Not to single out senators, of course. Removing an MP from office is an even steeper climb. As the CBC passive-aggressively noted last year during the midst of one of those sad little MP recall petitions that pop up every so often, "once a person is elected to the House of Commons, there are no constitutional provisions to have them removed from office."

Or how about turfing a prime minister? Canine teeth are easier to pull.

Unlike in Britain, the Canadian cabinet can't stage a Thatcher-in-1990-style coup to depose a bad boss, nor can our political parties unseat their leader at any time other than a party convention, which only happen once every two years. Since the office of the prime minister is barely even acknowledged in the national constitution, Canada's system likewise lacks any process for trying and ejecting a Canadian ruler who commits "high crimes and misdemeanours," unlike U.S. presidents. The only "official" way to depose a PM at all is through the trusty non-confidence vote -- and as we've learned from recent history, those are nothing a little prorogation can't overcome.

And don't forget the fellow who rubber-stamps prorogations in the first place! The governor general of Canada is perhaps the single least accountable political office of any major western democracy. When Michaelle Jean opted in 2008 to prolong the life of the Harper government rather than install an ramshackle coalition regime, she didn't so much as release a public statement justifying her exercise of this tremendous power, and still basically hasn't, citing only the archaic precedent that royal decision-making should be insulated from vulgar public scrutiny.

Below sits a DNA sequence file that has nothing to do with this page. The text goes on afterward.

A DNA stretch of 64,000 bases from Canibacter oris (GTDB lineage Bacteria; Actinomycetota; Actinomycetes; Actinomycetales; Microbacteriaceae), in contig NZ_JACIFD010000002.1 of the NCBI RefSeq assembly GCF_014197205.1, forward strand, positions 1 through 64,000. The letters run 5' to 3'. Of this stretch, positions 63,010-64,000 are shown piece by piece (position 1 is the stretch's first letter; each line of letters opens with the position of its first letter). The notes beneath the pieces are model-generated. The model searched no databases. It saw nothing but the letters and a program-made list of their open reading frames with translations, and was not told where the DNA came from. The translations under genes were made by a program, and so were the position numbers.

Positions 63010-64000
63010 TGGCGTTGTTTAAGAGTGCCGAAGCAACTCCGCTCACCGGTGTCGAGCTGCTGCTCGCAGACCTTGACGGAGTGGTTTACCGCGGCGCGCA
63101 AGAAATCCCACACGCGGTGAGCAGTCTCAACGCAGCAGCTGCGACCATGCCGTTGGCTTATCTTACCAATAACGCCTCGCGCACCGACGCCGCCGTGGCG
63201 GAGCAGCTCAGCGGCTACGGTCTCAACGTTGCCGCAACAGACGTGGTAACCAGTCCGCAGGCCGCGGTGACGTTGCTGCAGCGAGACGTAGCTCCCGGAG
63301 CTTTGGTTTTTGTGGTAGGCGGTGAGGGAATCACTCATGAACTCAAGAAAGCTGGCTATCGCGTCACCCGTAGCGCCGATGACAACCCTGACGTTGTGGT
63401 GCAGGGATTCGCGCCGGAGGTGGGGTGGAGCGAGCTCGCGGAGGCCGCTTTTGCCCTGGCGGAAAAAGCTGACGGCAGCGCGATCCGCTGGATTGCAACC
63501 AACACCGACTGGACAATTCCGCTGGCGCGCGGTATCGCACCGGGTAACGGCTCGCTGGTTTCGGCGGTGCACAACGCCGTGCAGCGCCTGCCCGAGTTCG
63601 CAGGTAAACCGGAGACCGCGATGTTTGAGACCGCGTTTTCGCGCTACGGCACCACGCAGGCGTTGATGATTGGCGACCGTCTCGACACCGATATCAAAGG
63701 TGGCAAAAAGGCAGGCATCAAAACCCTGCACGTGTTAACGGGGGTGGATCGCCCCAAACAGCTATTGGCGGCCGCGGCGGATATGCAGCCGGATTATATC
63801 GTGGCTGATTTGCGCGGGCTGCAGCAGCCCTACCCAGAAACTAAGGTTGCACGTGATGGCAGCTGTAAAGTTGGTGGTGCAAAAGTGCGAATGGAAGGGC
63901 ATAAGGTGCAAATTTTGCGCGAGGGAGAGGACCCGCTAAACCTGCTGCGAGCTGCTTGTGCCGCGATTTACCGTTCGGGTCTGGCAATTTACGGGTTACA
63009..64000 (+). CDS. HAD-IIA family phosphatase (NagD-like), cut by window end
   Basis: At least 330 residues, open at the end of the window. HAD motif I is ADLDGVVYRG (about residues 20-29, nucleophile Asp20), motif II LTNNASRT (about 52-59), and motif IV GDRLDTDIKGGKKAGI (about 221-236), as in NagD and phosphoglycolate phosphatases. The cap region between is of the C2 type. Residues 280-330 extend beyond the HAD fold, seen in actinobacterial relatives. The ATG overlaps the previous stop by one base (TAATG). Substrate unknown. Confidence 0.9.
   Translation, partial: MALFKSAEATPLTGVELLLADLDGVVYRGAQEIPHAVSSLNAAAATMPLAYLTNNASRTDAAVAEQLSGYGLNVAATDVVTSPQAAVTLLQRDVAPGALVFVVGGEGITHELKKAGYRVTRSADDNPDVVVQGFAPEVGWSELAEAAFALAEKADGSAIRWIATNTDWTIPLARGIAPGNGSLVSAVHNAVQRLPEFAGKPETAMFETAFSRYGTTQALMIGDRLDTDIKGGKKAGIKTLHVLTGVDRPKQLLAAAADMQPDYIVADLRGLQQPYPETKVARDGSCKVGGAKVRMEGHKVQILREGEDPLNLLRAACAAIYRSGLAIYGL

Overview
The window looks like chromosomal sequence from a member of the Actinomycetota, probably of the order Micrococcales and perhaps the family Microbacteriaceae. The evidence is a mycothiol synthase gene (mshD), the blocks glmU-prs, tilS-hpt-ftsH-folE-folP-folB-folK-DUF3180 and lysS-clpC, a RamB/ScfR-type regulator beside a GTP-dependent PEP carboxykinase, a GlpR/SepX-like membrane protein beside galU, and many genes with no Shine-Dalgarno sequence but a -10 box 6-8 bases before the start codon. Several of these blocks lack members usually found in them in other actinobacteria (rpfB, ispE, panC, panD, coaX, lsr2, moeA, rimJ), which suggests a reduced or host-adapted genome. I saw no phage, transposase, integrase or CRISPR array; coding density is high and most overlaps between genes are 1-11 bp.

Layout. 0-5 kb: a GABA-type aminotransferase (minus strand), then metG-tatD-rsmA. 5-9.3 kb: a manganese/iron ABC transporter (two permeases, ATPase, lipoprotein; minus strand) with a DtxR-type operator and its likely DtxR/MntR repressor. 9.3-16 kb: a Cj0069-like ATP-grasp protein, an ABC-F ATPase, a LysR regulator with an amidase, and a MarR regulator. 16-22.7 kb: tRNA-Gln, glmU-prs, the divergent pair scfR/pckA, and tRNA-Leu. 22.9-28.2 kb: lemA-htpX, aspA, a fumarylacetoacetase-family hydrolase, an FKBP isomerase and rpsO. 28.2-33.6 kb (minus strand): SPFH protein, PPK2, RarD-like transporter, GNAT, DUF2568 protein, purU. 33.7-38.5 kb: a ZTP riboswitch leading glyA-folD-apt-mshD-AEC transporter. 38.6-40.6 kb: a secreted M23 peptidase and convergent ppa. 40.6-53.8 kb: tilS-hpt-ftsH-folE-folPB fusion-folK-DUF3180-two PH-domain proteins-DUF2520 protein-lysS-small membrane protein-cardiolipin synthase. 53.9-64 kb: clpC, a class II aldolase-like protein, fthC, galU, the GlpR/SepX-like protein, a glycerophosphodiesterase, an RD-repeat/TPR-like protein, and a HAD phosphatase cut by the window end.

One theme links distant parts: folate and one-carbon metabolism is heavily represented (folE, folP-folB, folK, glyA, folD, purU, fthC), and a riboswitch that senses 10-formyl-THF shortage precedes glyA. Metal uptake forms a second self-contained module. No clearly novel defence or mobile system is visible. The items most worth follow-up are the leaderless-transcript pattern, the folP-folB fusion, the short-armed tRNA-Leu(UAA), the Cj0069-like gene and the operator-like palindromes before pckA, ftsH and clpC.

And of course the only person possessing the authority to fire a governor general is the PM himself, the individual with the single greatest vested interest in opposing the GG's powers. (In Australia, they call this the principle of "mutually assured dismissal" and it's why governor generals never actually do anything).

The remedies to all this aren't hard. Senators and governor generals should be elected; prime ministers, mayors, and MPs should face some process for being impeached, either by legislative vote, public recall, or, ideally, both. When true malfeasance has been found, pensions should be stripped, the holding of future offices banned -- none of this paid leave of absence nonsense.

The alternative is the status quo: a political system that provides every incentive for its worst-behaved characters to simply run out the clock on their scandals, knowing full well that the taxpayers funding their various breakdowns have zero recourse to insist otherwise.

It might make for amusing headlines, but it's no way to run a country.